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Re-Handling: tips, advice
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Thread: Re-Handling: tips, advice

  1. #1
    Senior Member RoanRoks29's Avatar
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    Re-Handling: tips, advice

    Hello all ,
    So I want to learn how to rehandle my knives. I am going to start working first (practicing ) on my two western handled knives that I am not too worried about being in use right now.


    I am thinking of getting some cheaper wood to practice on first. I understand the basic idea for actually preparing the shape but I am unsure of the finer details of riveting, adhesives, sealants , and so on. I am looking to do it mainly by hand at this point I only have a few tools around but no belt sanders or power tools (effects of studio apartment in the city) interested in any thoughts of good hand held tools to use, and any advice or tips for helping my learning curve would be greatly appreciated !!

  2. #2


    Dave Martell's Avatar
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    The first thing that pops into my mind to mention here is that your choice of knives to rehandle is going to make this challenging and that's because of the partial tangs. The factory that installed those handles would have a jig to cut an exact size groove in length, depth, and width whereas you will be sort of winging it with hand tools - not so easy. I would think that going with either full tang or hidden tang knives will make your first venture into rehandling a lot easier and enjoyable.

    If you go with scales you have to make sure that the insides are dead flat before glue up. The same is true for fixing the tang to dead flat as well. If you don't get this correct you'll see glue lines and possibly have wood warpage and pull offs.

    If the wood will remain exposed on the front (ie - not mounted up to a bolster) then you must finish this part before mounting or risk screwing up the blade finish later on.

    Use good water resistant (or better yet - water proof) epoxy to seal all joints to keep water out from in between wood and steel to prevent rust from forming where it can't be seen or dealt with.

    Secure with either Corby bolts or simply using pins that are glued in. Corby bolts require some learning curve to get fit correctly and are somewhat expensive but provide a very strong grip. Pins are much easier to install and get a clean fit and are cheap but rely on the epoxy to hold them in place. I would not go with rivets since they require a perfect fit up before installation, essentially making for sanding work after installation a not so good proposition.

    There's a lot more to the whole process but that's the basics.

  3. #3
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    SpikeC's Avatar
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    The recent post about laminating a handle would be a good thing to review.
    Spike C
    "The Buddha resides as comfortably in the circuits of a digital computer or the gears of a cycle transmission as he does at the top of a mountain."
    Pirsig

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    Quote Originally Posted by SpikeC View Post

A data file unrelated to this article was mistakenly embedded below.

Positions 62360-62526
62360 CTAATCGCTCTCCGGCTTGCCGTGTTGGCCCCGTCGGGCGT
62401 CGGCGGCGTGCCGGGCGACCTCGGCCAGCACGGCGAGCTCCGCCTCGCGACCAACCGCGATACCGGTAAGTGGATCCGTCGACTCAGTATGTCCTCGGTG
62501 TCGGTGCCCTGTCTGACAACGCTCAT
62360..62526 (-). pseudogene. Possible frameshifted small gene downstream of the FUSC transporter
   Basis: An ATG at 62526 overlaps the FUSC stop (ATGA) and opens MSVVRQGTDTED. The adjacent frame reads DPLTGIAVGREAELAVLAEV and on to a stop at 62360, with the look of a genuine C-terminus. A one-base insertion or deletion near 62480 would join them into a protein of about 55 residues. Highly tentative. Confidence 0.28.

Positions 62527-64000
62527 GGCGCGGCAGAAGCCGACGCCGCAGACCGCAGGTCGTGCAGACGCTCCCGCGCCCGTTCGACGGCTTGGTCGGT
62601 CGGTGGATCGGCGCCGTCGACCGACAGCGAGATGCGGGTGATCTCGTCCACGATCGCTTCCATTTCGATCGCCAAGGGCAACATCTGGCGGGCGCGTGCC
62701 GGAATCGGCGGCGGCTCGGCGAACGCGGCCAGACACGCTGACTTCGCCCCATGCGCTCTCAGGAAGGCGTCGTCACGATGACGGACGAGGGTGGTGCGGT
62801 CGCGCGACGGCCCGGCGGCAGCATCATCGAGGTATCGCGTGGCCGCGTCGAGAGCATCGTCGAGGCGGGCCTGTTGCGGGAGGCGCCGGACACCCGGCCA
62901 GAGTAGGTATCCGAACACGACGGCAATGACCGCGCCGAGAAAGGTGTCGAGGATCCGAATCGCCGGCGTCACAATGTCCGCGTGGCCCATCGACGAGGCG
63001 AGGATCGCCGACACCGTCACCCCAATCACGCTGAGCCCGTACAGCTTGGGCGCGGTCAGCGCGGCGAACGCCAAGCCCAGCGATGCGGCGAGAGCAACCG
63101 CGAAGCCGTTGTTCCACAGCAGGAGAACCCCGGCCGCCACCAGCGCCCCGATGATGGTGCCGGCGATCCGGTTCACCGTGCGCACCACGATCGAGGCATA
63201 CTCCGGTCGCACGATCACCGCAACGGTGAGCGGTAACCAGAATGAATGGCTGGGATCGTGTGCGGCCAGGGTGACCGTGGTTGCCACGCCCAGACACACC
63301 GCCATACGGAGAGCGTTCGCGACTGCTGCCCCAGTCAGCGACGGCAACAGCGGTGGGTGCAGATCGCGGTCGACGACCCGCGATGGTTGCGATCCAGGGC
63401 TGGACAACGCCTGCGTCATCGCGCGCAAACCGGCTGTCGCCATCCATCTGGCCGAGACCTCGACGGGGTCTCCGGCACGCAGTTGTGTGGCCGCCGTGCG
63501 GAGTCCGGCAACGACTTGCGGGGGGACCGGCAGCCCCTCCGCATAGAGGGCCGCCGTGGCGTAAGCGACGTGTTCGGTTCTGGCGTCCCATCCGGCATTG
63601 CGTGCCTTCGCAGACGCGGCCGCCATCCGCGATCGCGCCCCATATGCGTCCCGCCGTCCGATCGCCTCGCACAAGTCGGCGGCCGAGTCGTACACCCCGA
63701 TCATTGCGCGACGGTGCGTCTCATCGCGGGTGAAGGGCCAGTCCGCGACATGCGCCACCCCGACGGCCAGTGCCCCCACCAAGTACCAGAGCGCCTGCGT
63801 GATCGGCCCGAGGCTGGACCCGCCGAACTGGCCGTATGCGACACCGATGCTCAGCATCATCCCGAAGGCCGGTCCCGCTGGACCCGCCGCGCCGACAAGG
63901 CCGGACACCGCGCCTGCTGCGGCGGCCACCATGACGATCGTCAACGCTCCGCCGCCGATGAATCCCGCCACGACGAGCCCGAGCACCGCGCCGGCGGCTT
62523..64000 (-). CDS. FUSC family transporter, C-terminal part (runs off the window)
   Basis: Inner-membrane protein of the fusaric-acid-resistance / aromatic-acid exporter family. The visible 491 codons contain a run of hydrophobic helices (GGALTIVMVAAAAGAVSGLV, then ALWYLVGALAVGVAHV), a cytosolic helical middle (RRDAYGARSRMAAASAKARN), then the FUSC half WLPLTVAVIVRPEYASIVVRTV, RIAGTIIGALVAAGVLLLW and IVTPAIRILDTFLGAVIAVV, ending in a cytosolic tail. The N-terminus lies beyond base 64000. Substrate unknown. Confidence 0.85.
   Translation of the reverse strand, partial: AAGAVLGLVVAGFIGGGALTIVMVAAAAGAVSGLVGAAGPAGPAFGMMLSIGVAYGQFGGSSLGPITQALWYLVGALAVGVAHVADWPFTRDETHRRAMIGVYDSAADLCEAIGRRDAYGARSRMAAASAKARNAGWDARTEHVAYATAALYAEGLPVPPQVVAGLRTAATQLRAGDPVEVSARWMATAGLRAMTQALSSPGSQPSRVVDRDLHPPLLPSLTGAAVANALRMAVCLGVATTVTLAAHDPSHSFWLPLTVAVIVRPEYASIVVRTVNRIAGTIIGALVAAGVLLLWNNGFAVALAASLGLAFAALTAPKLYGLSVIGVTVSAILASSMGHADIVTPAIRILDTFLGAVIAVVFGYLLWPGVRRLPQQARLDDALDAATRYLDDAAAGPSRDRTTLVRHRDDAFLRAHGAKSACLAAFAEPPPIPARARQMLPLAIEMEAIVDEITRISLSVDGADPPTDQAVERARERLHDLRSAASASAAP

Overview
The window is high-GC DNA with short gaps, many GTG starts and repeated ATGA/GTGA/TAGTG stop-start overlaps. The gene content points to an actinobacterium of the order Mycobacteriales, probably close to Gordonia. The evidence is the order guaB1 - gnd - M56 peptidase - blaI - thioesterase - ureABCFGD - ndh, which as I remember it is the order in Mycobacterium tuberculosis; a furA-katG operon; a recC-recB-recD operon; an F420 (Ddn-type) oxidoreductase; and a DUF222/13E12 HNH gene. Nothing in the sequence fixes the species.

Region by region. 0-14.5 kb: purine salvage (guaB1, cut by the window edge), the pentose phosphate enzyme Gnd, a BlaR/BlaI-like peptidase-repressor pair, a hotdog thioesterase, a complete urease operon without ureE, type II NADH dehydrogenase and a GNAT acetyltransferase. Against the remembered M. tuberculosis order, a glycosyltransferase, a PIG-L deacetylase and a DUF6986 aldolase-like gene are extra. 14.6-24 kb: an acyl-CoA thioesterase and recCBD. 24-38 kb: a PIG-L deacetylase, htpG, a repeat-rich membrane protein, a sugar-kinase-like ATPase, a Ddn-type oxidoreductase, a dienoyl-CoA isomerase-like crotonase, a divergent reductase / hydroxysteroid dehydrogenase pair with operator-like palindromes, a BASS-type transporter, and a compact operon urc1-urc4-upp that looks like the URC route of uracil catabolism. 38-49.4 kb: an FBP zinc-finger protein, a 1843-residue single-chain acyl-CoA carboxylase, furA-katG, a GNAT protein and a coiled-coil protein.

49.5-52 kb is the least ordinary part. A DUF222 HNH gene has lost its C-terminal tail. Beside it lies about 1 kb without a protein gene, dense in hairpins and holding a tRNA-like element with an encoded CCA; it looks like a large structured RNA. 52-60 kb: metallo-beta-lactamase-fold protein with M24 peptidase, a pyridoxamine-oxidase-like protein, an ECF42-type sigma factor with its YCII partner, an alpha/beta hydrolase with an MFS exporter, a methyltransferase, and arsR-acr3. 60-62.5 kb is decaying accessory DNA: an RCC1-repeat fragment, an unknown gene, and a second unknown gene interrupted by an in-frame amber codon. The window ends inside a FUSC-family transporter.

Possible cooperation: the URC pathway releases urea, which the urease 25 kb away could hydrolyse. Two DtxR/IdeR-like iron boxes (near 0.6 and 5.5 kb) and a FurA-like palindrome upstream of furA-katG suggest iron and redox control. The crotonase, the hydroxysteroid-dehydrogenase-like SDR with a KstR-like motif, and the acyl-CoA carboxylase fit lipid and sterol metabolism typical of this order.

The recent post about laminating a handle would be a good thing to review.
    +1 Especially with the partial tangs.

  5. #5

    knyfeknerd's Avatar
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    I would start with a full-tang knife first, even if it's a super cheapy. I'm rehandling stuff amatuerly too, there's a lot people here can teach you, but there's a lot more you've got to figure out for yourself.
    Get some good epoxy. Epoxy is my friend.
    If "Its" and "Buts" was candy and nuts, we'd all have a Merry Christmas
    -Cleon "Slammin'" Salmon

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    I really like system 3 T-88, it cures slowly enough to give time to work and is extremely strong. It retains some flexibility which reduces the chances of fracture failure down the road. They use it to assemble boats.
    Spike C
    "The Buddha resides as comfortably in the circuits of a digital computer or the gears of a cycle transmission as he does at the top of a mountain."
    Pirsig

  7. #7

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    Yes, partial tangs are a PITA. You may be able to get the correct size of tang slot by modifying a sawzall blade and creating the cavity by hand, but...if it was me, I would grind the tang down to a rat tail and make a hidden tang handle.
    Pretty much everything Dave said, Corbys are awesome, but have to be perfectly aligned.
    For epoxy I really like West Systems G-flex marine epoxy, but I also have used gorilla glue with pretty good success, just make sure you are clamping well.
    Have fun, careful, modifying knives can be addictive.

  8. #8

    knyfeknerd's Avatar
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    Quote Originally Posted by kalaeb View Post
    Have fun, careful, modifying knives can be addictive.
    Yep, I just bought a drill press today. I've got it bad, and no time to do it.
    If "Its" and "Buts" was candy and nuts, we'd all have a Merry Christmas
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  9. #9

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    In fact, here is one from Dave Martel that was formerly a partial tang Carter. I assume was ground down to a stick tang....the possibilities are endless from that point.

    Good luck.


  10. #10
    Senior Member daveb's Avatar
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    After and Before. After better.
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